Performance

As we said earlier, this review starts badly but ends better. All of our design criticisms aside, the Mio Alpha actually accomplishes its singular task quite well. Once one manages to overcome the poor controls, its interface becomes manageable, though, as we said before, one will have trouble getting it to do much beyond continuously measure one's heart rate.



In indoor or outdoor lighting conditions, the Alpha's screen performs quite well. We were cautious of the level of quality we could expect in direct sunlight, given the device's somewhat shiny look. Still, though, stepping out for a bike ride, we found it completely legible, even under bright high desert sun.

As to its actual function as a heart rate monitor, the Alpha performs well. We found that its measurements of resting heart rates were about in line with independent readings. There were instances in which we got readings that were wildly off, but those were far and few between, and they likely stemmed from calibration issues or issues with the placement of the device.

We also compared the device against the heart rate monitors built into assorted gym equipment. In that case, as well, we found that the Alpha was within an acceptable range compared to what the gym's hand-grip sensors said.



The Alpha should be worn not directly on the wrist, but slightly above the joint so that it can rest against the skin. This placement is actually more comfortable than it would be were one to wear the watch directly on the wrist. It also makes for a snug fit, ensuring that the device does not bounce around while running.

Using the Alpha while working out, one has several options. One can simply use it as an at-a-glance heart rate monitor, slowing and speeding one's pace as necessary to stay in a given range. One can also set the Alpha to flash an alert when that range is exceeded, though this requires fiddling with the aforementioned wonky controls.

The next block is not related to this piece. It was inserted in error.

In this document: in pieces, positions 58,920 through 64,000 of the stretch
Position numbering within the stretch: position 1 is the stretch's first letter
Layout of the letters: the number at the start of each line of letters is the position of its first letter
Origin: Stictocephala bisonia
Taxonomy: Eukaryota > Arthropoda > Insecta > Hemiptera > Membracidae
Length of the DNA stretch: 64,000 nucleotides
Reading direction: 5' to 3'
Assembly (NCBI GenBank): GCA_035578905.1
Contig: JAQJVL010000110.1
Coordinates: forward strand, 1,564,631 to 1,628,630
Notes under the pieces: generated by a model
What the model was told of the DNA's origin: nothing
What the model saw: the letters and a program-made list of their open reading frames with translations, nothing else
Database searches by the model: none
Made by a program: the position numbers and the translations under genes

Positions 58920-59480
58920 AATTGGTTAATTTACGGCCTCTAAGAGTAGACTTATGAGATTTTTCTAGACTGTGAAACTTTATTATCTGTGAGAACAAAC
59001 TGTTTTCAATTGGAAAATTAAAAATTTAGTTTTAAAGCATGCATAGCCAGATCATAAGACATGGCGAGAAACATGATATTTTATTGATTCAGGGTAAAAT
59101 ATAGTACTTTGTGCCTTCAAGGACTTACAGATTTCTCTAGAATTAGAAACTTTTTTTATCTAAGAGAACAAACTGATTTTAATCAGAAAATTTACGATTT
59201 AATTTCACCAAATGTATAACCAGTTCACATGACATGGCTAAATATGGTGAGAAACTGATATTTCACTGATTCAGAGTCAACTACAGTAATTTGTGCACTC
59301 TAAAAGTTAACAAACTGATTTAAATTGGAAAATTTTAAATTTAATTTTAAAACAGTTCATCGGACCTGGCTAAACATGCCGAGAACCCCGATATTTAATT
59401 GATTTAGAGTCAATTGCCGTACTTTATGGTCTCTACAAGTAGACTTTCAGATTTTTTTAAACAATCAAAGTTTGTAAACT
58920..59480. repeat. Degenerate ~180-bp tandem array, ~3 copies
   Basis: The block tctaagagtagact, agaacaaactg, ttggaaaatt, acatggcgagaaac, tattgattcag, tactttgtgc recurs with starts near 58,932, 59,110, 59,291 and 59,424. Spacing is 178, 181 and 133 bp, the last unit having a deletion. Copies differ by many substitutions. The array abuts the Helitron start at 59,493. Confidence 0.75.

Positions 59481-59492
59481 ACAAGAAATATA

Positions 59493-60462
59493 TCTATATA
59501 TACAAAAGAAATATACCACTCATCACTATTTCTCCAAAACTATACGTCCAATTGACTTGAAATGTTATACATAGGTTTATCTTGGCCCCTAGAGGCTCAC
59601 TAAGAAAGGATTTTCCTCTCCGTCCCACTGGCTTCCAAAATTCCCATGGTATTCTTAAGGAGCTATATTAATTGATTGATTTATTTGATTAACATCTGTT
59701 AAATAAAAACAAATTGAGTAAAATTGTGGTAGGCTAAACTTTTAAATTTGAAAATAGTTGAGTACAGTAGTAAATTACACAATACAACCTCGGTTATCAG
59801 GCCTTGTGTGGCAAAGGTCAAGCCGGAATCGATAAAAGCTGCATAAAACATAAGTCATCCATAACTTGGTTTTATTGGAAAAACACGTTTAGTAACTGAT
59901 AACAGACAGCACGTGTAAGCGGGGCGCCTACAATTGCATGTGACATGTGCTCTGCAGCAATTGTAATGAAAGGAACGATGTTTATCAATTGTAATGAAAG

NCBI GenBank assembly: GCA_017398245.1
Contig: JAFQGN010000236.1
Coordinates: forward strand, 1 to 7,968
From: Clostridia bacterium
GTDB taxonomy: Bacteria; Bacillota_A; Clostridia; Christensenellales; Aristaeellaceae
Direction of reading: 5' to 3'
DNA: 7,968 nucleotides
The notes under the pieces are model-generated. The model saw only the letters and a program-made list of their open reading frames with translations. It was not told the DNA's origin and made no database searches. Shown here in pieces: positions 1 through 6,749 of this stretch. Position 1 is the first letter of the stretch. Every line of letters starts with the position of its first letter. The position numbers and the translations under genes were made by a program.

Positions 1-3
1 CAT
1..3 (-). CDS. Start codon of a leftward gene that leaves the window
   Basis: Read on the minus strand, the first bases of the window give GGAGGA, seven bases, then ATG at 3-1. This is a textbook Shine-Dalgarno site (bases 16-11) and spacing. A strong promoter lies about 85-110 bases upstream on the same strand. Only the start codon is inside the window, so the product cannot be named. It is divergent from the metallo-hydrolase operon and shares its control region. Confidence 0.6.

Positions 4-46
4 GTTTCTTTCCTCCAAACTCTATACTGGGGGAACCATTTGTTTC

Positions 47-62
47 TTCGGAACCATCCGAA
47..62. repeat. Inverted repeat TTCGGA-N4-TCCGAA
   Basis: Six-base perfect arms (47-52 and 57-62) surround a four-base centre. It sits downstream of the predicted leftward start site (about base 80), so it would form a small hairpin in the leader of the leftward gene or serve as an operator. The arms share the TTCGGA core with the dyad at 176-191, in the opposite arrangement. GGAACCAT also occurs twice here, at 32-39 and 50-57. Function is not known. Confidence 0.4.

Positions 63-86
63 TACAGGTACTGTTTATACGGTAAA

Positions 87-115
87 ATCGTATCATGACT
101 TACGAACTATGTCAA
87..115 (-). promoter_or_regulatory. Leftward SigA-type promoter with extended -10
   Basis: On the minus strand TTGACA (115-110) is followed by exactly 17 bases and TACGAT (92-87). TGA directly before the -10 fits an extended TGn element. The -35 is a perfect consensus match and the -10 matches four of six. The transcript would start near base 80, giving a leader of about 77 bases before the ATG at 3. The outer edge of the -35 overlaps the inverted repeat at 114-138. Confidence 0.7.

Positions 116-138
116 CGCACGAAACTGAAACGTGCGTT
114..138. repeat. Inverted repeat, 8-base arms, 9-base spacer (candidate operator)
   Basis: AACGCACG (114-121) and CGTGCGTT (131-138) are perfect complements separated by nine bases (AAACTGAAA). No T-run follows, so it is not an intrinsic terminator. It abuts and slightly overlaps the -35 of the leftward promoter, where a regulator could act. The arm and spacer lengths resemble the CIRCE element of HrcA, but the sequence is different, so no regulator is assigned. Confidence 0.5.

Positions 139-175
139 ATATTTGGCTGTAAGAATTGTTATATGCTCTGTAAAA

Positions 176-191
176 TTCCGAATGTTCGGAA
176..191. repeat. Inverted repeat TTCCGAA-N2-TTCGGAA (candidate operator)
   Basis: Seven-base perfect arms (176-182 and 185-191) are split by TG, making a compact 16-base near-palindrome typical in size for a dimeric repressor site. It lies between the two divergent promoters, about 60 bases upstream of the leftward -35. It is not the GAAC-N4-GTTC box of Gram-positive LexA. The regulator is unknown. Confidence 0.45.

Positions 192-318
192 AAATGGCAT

It is also possible to pair the device with a compatible app on a smartphone. The Alpha works with Adidas MiCoach, Endomondo, MapMyRun, RunKeeper, Strava, Wahoo Fitness, and mapMyRide. We chose Endomondo, and that worked quite well, with the app continually pulling information from the Alpha and logging it. We were pleased with the results, and we appreciated the interoperability with multiple apps, but we still can't help thinking Mio would be better served designing their own app for the device. It's hard not to think that doing so could mitigate many of the problems we had with Mio's design decisions.



Summing It Up

We already recommended the Alpha heart rate monitor to readers in the Fitness Edition of our Holiday Gadget Gift Guide, and we stand by that recommendation, even considering our reservations on the Alpha's design. This nifty little watch will get the job done if your primary concern is to have a device that will monitor your heart rate and you're willing to put up with a number of small hassles.

If that is your primary concern, you'll likely be better served by the Alpha than with a chest strap device, and it may well be worth the cost to you. Retailing at $199, the Alpha isn't exactly the device for the uncommitted gym visitor. Cyclists, runners, and other regularly active people looking to hone the cardio portion of their workouts, though, could find it to be much more useful than other devices.



That specificity makes us comfortable in recommending the Alpha to those that would use it best. Many others, though, might be better served by a simpler activity monitor, as the big names among those devices typically have more polish. This one is named "Alpha," though, so we are interested to see what, if any, improvements in forthcoming iterations, as the current model seems like a flawed but solid first step toward a very useful device.

by Kevin Bostic